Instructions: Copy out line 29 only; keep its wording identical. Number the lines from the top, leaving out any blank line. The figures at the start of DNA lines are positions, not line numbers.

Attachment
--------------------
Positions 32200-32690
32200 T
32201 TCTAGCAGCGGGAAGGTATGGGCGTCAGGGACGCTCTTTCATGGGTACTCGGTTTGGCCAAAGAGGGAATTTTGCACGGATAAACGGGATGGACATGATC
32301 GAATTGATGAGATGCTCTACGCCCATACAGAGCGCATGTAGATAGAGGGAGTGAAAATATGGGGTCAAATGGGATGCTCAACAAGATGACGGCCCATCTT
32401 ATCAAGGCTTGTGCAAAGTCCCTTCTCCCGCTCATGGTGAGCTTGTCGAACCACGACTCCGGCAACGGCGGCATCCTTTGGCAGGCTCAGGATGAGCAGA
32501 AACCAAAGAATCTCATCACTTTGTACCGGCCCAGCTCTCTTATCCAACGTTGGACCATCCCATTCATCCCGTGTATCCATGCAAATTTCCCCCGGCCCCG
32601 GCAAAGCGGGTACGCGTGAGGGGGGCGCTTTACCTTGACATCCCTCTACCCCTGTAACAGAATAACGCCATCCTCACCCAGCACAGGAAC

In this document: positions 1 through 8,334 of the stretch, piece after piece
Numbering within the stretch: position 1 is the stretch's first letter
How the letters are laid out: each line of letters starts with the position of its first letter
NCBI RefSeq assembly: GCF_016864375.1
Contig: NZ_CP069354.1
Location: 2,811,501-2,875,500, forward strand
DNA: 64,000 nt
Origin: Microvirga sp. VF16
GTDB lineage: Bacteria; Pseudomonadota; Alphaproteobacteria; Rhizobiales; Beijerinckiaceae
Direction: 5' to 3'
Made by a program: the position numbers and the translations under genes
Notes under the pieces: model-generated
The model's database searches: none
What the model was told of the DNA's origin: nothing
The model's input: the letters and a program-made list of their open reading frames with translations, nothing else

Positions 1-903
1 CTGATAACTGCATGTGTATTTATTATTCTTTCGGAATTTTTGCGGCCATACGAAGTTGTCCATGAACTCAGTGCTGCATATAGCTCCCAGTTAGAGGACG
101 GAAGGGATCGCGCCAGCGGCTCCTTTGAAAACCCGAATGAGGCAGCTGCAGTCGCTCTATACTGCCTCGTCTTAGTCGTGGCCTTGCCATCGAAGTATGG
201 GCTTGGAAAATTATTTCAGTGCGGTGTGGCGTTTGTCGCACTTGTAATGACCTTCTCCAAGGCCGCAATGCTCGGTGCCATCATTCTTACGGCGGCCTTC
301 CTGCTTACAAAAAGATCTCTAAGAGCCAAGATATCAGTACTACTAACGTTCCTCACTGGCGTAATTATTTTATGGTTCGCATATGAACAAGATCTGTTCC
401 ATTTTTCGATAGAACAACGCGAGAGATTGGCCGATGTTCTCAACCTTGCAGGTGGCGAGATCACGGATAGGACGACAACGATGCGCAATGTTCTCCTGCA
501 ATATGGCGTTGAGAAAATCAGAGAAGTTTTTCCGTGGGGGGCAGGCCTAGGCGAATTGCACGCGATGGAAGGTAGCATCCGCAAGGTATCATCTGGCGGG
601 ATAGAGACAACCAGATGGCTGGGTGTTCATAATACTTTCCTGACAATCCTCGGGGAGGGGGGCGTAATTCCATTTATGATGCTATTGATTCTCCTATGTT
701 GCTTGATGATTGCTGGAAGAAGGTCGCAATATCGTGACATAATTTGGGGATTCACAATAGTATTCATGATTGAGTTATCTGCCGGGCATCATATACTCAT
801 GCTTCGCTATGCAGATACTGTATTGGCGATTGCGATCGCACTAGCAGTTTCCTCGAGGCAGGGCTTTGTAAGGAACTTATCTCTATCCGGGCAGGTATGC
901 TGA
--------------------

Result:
501 ATATGGCGTTGAGAAAATCAGAGAAGTTTTTCCGTGGGGGGCAGGCCTAGGCGAATTGCACGCGATGGAAGGTAGCATCCGCAAGGTATCATCTGGCGGG